Daphne gnidium (spurge-flax, wolf spurge), D. mezereum (mezereon, spurge
olive, February daphne), D. laureola (spurge laurel). Members of the plant family
THYMELACEAE. Daphne includes attractive fragrant-flowered, ornamental shrubs
or trees. Popular plants, cultivated for parks as well as for decorative indoor or
conservatory use: (D. mezereum), species bearing scarlet-red berries, (D. gnidium,
D. mezereum), or with green fruit which blacken upon ripening (D. laureola).
The fruits each contain globose oily brown seeds.
Animals most affected
Ingestion of the bark, berries or branches
in times of food shortage. Poisoning by the plant very rare due to its extremely
All parts of the plant are highly toxic and
contain mezerein, an acrid, bitter resin that is extremely irritant.
Oral doses not well known:
30 g bark
Gastrointestinal (very severe)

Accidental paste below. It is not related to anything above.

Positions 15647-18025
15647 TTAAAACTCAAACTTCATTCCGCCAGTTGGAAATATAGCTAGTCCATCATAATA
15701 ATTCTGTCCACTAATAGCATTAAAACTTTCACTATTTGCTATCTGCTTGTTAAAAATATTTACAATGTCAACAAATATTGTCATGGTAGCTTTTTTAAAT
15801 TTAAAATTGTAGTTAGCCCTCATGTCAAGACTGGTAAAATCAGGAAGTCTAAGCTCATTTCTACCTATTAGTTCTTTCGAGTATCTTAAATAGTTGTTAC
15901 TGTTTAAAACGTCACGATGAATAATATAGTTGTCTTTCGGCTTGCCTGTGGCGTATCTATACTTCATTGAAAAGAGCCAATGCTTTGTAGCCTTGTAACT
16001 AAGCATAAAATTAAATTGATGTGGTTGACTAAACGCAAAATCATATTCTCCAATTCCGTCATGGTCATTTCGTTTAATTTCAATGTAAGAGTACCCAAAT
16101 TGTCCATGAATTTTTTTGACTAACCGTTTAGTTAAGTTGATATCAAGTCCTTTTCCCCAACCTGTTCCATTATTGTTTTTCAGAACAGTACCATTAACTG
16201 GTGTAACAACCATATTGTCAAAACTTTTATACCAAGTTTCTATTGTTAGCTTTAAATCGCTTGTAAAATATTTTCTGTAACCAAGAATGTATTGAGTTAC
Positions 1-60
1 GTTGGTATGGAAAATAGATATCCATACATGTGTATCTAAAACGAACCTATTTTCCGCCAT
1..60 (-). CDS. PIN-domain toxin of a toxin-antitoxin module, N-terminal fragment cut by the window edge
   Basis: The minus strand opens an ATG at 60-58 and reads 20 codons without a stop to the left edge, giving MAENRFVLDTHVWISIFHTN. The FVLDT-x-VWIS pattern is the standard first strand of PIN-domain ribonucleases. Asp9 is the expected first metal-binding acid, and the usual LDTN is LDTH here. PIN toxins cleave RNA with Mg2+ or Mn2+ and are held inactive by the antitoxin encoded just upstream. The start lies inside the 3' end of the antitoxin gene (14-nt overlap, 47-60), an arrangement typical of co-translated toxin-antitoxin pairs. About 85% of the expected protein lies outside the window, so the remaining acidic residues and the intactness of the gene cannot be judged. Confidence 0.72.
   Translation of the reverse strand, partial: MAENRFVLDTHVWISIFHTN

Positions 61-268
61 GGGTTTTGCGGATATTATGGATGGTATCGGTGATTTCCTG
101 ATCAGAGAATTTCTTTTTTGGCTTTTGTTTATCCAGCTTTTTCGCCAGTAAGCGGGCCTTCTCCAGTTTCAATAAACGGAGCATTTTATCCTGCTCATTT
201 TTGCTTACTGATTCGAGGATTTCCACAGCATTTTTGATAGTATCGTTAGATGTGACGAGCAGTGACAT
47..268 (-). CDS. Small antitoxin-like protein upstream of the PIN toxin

vomiting, burning and swelling of the mucosae of the lips, mouth and tongue;
colic, haemorrhagic diarrhoea.
malaise, dullness, prostration, coma;
frequently death, which is rapid in onset.
If the animal recovers, possibility of sequelae (nephritis).
acute gastritis and enteritis;
No specific antidote. Symptomatic care only,
often with minimal effect:
adsorbents, gastric demulcents;
In southern Corsica, poisoning of sheep and
goats by wolf spurge (D. gnidium) has
been reported. Incidents of poisoning occur where the dense undergrowth (or 'maquis')
has been cut back and rotavated. Wolf spurge is deeply rooted and thus regrows readily.
During times of drought the shrub is the only green plant available to grazing animals.
Intense and severe gastric disturbances (diarrhoea)
with painful spasms (in ewes,
death may occur very suddenly, almost without
any preceding clinical signs). Lesions observed in these cases are pulmonary oedema
(always in the case of ewes) and acute or peracute enteritis.